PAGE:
Steep hike in school fees worries parents

DUBAI — Parents of children studying in a number of Indian curriculum schools in Dubai and Sharjah have expressed concern over the proposed hike in tuition fees as well as transport charges, during the new academic year, which commenced on April 1.

By Meraj Rizvi

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Published: Tue 4 Apr 2006, 11:06 AM

Last updated: Sat 4 Apr 2015, 5:48 PM

“We are already reeling under heavy pressure from escalating house rents and the increased cost of living,” parents complained, pointing out that the proposed hike in tuition fees ranging from 15 to 20 per cent and a similar increase in transport charges will upset the household budgets of many Indian expatriate families in the country.

The school authorities, however sympathetic towards the parents, explained that the fee hike is inevitable with overall cost escalation in the UAE over the past few years.

“Besides, educational institutions are run like any other commercial activity in the country and are, therefore, bound to be affected by escalating costs,” a number of school principals said, disclosing that the educational institutions are not treated differently by the UAE authorities and no special subsidies in service costs etc is offered to schools.

Dr Farooq Ahmad Wasil, Principal of Our Own English High School, Sharjah, disclosed that the Gems group is looking at a remodelling of the school because costs have become unbearable. He explained that cost for services offered by the Ministry of Education, in addition to the visa costs, work permit for staff, building rentals, cost of land, electricity and water charges as well as other overhead expenses have multiplied over the past couple of years.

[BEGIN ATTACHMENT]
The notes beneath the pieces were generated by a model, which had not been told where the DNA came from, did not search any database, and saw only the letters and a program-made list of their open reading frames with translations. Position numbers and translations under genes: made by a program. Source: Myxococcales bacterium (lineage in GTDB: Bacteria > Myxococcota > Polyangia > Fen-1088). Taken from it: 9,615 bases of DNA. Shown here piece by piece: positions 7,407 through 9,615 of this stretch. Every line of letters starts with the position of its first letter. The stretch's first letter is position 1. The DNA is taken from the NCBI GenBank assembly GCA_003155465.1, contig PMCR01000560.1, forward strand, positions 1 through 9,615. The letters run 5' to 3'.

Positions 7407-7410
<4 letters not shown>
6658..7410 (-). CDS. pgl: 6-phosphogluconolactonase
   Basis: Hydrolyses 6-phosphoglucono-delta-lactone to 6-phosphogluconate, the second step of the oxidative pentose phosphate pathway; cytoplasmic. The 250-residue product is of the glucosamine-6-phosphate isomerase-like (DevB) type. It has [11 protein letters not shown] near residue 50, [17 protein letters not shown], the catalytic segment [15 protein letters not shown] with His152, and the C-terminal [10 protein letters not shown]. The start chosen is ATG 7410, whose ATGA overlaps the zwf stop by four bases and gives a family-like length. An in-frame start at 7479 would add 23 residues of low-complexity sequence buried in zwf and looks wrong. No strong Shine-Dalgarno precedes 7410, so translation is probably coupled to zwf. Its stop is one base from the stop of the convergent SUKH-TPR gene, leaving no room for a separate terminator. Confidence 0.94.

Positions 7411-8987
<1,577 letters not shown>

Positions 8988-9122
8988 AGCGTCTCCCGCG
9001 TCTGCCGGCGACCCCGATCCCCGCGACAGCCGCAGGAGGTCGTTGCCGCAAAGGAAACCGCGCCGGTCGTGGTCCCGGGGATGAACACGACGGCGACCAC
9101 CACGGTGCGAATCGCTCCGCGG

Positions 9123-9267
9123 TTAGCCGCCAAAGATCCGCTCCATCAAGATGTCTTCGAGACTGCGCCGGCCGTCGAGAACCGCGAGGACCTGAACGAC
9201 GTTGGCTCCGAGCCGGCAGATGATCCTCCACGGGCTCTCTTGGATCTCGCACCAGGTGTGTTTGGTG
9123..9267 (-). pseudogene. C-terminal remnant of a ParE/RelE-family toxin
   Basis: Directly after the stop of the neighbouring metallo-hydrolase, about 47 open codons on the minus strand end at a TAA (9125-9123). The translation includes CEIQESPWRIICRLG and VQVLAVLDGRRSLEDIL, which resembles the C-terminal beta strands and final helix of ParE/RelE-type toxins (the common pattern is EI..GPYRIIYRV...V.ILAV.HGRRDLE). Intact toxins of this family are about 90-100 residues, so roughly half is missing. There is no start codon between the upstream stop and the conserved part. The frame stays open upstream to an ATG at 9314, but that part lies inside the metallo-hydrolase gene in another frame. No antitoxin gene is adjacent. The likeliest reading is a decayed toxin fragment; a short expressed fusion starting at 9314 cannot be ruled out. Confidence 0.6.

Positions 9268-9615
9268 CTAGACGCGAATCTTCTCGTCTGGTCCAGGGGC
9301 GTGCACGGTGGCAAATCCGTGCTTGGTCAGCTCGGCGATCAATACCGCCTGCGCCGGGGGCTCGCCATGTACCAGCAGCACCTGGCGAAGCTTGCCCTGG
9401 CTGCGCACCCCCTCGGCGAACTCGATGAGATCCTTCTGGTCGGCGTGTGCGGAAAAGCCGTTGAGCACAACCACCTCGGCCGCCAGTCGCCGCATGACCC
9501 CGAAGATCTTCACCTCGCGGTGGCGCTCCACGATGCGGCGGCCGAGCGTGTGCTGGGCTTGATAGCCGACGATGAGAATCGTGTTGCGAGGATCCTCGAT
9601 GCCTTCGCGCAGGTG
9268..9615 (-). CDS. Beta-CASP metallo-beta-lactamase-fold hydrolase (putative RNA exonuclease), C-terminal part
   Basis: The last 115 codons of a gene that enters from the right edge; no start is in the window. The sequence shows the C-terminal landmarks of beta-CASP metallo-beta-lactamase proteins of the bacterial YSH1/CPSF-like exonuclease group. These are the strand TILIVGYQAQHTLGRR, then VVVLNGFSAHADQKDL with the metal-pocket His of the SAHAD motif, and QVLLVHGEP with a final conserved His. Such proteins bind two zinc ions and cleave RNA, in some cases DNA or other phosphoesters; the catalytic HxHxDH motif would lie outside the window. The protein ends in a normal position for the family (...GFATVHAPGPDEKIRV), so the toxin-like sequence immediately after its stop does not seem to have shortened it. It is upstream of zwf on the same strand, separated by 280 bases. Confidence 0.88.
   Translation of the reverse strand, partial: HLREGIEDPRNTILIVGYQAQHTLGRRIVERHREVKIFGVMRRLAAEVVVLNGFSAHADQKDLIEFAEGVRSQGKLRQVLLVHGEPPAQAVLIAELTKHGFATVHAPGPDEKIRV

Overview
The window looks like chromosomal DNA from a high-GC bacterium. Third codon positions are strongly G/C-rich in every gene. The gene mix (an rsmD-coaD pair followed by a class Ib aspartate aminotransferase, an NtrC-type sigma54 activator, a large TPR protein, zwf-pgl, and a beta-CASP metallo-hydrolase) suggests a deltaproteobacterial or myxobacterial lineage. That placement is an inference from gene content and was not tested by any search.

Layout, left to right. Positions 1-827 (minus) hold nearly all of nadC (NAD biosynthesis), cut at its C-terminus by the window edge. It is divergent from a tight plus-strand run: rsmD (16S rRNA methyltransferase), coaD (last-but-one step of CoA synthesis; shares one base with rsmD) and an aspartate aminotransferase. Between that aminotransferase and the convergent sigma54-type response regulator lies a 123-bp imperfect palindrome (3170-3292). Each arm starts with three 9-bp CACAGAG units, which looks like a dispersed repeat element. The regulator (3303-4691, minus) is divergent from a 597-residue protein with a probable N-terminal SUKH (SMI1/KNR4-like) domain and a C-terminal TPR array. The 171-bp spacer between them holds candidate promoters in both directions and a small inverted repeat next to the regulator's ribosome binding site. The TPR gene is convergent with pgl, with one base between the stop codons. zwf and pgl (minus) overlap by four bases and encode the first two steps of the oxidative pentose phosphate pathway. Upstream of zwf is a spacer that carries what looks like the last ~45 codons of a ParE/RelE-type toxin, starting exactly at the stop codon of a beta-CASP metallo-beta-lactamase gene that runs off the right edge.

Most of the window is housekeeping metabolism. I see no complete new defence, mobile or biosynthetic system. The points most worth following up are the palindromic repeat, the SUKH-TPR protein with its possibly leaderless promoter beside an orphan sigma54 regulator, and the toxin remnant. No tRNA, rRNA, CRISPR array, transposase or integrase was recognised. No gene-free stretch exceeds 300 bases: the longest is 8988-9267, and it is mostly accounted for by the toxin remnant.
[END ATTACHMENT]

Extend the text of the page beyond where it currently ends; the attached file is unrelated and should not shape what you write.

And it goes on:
“For example, a work permit for a teacher would cost a school around Dh100 only a year ago, but today the work permit costs more than Dh1,200. Under such increasing costs, and putting all effort to maintain quality, it makes it difficult for any business model to work,” said Dr Wasil whose school was recently approved by the Ministry to hike tuition fees by 15 per cent this year and transport fees by 20 per cent.

"But, we have yet to work out on how to go about with the hike in tuition fees," noted Dr Wasil, who disclosed that the approved hike of 15 per cent is not enough to maintain the quality of the school.

The Indian High School, Dubai, which has already notified parents of the upcoming increase in tuition fees by 17 per cent this year, is still working out to issue a circular announcing the implementation of the hike in tuition fees.

"A similar increase in transport charges has also been enforced this year," noted Ashok Kumar, IHS principal, who claims that the hike is minimal since the school charges a very nominal tuition fees as well as transport charges.

Kumar explained that IHS, Dubai, has proposed a fee hike this year only after the three-year restriction by the Ministry of Education expired.

"We have the lowest fee structure and a hike in fees will raise the tuition fee by not more than Dh35 per child per month, which should not affect parents. The increasing overhead and investment costs in its infrastructure have forced the school to raise the fees this year," explained Kumar.

A number of other schools have also applied to the ministry for a fee hike this year and are awaiting approval. The Sharjah Indian School (SIS) is among the many schools to have applied for a fee hike, but will enforce the hike in tuition fees only next year. However, the transport fee has been increased this year by 20 per cent, said KNN Pillai, principal of SIS. The New Indian Model School, Dubai has only increased its fees two years ago.

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